Thursday, June 5, 2008

Protest or family fun?

I found the photo to the left on website of The Hankyoreh, an independent Korean newspaper. Shots like this only confirm my opinion that the recent vigils and protests in opposition of the U.S. beef import deal have become less and less about U.S. beef, and more about the thrill of complaining . . . about something, anything. Sure, many Koreans are upset, and rightfully so, that the government is acting more like a dictatorship than a democracy. The U.S. beef import deal did come up suddenly and it sure did look like Lee Myung-bak was bowing at the feet of U.S. interests. But as the protests get bigger, longer, and more vocal, the arguments against U.S. beef aren't getting any more convincing. Students are relishing the boycott of classes to protest issues many of them don't understand. Photos from rallies show kids thrilled to be playing with fire. Meanwhile, online scaremongering and baseless rumors about the safety of U.S. beef are inticing more people to jump on the bandwagon every day. I believe Koreans should be concerned about their health and absolutly should expect their government to serve in their best interests (and I really don't care if anyone eats U.S. beef), but the fad vigils aren't projecting an image of a well-informed public.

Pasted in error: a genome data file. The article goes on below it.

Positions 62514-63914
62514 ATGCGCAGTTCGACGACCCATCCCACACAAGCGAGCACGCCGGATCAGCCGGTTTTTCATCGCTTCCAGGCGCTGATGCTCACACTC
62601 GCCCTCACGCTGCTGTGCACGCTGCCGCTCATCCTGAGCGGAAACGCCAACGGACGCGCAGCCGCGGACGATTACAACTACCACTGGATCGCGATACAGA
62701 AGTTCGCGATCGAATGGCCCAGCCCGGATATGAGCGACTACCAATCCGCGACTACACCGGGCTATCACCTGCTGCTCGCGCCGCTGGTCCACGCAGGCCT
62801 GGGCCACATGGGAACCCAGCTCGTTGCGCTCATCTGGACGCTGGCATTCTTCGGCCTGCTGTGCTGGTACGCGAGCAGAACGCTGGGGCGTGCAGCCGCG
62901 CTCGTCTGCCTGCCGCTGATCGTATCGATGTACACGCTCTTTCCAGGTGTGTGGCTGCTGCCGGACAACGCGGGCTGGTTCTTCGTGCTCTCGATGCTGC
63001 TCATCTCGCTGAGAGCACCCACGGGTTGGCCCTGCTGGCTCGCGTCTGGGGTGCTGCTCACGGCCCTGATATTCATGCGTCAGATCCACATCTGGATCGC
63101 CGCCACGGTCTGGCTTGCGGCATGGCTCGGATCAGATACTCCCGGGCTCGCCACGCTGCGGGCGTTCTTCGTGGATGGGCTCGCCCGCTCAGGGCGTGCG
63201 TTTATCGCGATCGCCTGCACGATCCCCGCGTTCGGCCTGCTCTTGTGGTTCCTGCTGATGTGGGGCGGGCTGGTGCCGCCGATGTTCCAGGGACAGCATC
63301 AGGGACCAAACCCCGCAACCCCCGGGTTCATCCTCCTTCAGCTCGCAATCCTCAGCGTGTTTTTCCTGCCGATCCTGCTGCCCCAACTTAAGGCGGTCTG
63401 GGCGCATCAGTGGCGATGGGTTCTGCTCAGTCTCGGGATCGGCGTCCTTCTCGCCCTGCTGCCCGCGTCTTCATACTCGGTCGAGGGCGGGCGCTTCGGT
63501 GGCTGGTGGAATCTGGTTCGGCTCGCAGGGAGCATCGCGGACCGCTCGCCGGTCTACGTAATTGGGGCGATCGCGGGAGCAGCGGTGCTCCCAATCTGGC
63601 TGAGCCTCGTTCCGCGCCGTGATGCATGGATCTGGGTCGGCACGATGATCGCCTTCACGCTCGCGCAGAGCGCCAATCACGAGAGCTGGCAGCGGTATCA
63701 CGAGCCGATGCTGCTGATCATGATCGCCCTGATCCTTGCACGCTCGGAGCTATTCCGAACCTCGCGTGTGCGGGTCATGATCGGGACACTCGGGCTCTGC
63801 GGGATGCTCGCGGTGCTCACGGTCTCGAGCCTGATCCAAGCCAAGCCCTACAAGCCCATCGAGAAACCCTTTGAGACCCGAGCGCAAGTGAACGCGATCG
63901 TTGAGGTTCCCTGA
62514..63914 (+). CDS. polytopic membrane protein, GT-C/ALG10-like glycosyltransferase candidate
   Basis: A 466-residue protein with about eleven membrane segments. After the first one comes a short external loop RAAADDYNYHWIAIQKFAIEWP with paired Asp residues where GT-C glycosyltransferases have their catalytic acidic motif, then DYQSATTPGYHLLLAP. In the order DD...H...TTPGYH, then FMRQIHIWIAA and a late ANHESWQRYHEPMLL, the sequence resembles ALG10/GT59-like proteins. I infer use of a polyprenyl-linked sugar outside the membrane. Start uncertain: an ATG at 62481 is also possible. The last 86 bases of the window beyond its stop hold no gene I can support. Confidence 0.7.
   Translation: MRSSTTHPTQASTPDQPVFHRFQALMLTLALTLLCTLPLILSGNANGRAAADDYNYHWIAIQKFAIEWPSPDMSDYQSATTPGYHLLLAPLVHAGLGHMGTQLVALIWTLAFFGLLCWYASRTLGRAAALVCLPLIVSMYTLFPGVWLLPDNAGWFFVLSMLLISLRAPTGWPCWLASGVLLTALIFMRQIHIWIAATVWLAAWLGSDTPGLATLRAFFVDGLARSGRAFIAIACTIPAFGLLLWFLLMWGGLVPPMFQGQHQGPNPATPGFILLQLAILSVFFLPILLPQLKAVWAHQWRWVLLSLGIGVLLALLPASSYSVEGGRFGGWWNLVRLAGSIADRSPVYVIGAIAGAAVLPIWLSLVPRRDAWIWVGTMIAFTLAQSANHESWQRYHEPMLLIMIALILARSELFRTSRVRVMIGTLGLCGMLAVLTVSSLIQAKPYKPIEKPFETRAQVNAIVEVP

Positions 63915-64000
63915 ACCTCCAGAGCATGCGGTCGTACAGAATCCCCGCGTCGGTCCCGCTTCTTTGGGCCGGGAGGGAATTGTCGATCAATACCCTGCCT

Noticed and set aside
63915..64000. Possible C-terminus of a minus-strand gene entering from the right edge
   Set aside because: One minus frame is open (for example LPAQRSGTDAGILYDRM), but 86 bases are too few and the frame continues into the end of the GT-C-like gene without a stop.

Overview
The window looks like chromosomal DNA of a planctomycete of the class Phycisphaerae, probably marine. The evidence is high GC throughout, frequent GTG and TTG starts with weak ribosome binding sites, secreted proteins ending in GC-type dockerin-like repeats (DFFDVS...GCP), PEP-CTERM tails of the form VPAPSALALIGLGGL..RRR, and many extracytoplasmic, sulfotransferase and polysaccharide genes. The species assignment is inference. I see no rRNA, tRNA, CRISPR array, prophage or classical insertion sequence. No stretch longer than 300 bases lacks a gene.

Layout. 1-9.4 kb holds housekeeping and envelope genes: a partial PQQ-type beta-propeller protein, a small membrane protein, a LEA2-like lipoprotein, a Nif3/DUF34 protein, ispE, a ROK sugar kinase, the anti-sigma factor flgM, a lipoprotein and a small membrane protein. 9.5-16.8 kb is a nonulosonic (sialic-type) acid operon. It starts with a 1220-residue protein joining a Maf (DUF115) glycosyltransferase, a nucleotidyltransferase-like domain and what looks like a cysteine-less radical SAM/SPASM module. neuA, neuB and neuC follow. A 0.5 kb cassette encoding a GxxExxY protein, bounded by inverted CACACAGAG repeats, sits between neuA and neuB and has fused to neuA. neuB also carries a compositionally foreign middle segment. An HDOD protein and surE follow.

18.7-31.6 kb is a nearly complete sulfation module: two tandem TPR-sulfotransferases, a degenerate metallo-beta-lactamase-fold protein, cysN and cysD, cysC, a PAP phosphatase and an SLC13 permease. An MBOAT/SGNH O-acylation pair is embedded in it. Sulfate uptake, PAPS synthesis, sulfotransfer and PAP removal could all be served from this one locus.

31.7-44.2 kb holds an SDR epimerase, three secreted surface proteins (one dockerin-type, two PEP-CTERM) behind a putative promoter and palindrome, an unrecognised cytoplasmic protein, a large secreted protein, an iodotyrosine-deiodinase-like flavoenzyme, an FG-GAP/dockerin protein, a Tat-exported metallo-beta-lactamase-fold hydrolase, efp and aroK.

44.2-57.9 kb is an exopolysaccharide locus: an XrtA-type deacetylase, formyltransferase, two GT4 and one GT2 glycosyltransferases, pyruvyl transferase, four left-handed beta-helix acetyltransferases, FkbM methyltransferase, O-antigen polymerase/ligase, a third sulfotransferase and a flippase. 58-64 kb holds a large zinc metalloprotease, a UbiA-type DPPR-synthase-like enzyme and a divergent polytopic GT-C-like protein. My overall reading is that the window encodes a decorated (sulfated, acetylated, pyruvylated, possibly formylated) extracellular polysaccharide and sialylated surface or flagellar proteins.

MIMI said...

Hello! I was researching for foreign people's opinion about the U.S beef issue.
I think the protestors are NOT enjoying themselves to particitate in the candlelit vigils. In the picture, you might think that way but most of the protests who are mostly university students and white-collor workers are spending their time to exercise their rights against the government. Do you think that they are so free that they would like killing time?
And the demonstration is becoming more aggressive and searious so many people have got injured. The police decided to use water cannons to control the protestors. So I'd like you not to misunderstand about it. Of course, there are some who are in demo to enjoy campaigning but it's only few of them.
The point is "Anti-government" not "anti-american beef"

Peter said...

Interesting insights provided - definitely do think that the protests concerning U.S. beef imports stems from more of a protectionist mentality as opposed to the welfare/safety of the general public.

Given the duration of the ban, domestic producers likely have enjoyed a fiscal boon and are loathe to relinquish it, thereby positioning the matter as a financially-driven exercise. Appealing to a 'home'-first sentiment looks to have stoked xenophobic tendencies (which are usually inherent in all populations despite public/official rhetoric).

An ill-informed public comes as no surprise though - soundbites tend to dominate the general psyche of a populace, consumed by declarations full of bluster and brimming with style, but lacking in any discernible substance.